When we first got to Germany, we were excited to be able to eat something we love again: PORK. I know, it sounds awful, but after living in Cairo for five months, we were really missing our sausage and bacon! One thing I learned to rely on in Cairo was a website called Otlob (Otlob.com). The site allowed users to create a free account, inputting their home address and phone number. Just about all of the food places that delivered in town were listed by area. English-speaking users could put in their order online using English menus. The order would then be turned into a third-party English/Arabic speaker, who would call the restaurant and give them the order in Arabic. The worked well and allowed us to try a lot of different food.
We stayed in Cairo until the January, 2011 riots. Tony was shot several times by in the legs by the police (we originally thought he was shot 24 times, but upon later examination by a German doctor, we found that 28 shots had actually penetrated skin; this is not including several other shots embedded in his steel-toed boots). The U.S. brought us to Germany for medical attention on an evacuation flight (there’s more to the story and I’ll tell it on another day). Tony was taken directly to the hospital from the airport, because he had sepsis and was entering into organ failure. Graywyn and I were left to find a hotel at about 4 a.m. German time. Every hotel was booked, except for the very expensive Sheraton at the airport. We stayed there for four days until I found a sublet in Bornheim.
The woman who rented me the flat was a lifesaver. She allowed us to stay in the sublet for several months. When it was time to move out, we had a lot of difficulty finding a place, because we wanted to stay in the Bornheim area. As Americans, it was very difficult to find an apartment of our own. Although we searched for months, we were forced to move to yet another sublet in an area called Höchst. We weren’t thrilled, because although the public transportation reaches everywhere, it isn’t as readily available here. Since moving, we’ve secured our own lease back in the Bornheim/Nordend area and are moving at the end of January.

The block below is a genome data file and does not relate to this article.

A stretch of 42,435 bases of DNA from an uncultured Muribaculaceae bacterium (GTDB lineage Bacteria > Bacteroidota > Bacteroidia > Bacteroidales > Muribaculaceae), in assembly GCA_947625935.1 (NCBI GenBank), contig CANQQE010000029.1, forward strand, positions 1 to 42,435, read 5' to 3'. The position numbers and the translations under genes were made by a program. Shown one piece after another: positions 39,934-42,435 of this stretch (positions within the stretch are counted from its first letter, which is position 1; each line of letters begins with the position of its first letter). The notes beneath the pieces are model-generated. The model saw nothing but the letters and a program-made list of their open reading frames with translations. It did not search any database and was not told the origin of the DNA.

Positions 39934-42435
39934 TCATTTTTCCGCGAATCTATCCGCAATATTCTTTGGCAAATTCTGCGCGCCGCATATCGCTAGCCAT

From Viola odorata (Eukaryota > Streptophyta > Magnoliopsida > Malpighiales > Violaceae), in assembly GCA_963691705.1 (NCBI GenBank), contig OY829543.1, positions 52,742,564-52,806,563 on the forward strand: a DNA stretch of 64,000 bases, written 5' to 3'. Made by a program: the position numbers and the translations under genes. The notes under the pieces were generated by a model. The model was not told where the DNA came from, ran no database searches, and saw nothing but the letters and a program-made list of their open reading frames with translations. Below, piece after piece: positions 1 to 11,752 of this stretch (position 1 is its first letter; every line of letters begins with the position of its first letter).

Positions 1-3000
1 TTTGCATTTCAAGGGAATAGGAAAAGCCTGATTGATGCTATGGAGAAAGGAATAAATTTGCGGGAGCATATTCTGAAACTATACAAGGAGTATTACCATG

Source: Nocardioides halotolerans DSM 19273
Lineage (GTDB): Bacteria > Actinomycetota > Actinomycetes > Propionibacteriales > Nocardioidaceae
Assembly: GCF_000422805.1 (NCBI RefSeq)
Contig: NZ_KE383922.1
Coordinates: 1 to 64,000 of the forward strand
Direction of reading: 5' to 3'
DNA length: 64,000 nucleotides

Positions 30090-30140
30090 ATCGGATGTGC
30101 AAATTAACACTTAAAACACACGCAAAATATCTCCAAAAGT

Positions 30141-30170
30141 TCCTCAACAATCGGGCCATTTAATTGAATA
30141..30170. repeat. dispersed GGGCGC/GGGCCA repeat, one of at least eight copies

If there’s one thing I’ve learned about food in Germany, it’s that much of it is the same. Some people are curious about American food here and whether or not you can order it at restaurants. I wish the answer were simple. Although there are a few places in the Bornheim area that I like, I find much of the food to be the same. If you’ve spent any time in Germany, or at least in Frankfurt, you’ll probably notice that a lot of the menus are the same. It’s not uncommon for a seemingly pizza place to also have an Asian, Indian, Italian and American menu. For Americans, menus that have an American section are usually disappointing. I’ve come to realize that what Germans think of as American appetizers is really just burgers and fries. So yes, you can get burger and fries when eating out, but it may not taste very American.
Of course the usual fast food places are here (McDonald’s, Burger King, KFC, etc.), but I haven’t found a great many choices when it comes to eating food that I’m used to. One of the best places I’ve found is O’Reilly’s Pub near Hauptbahnhof (Central Station). I love to order their club sandwich there, but it can get expensive.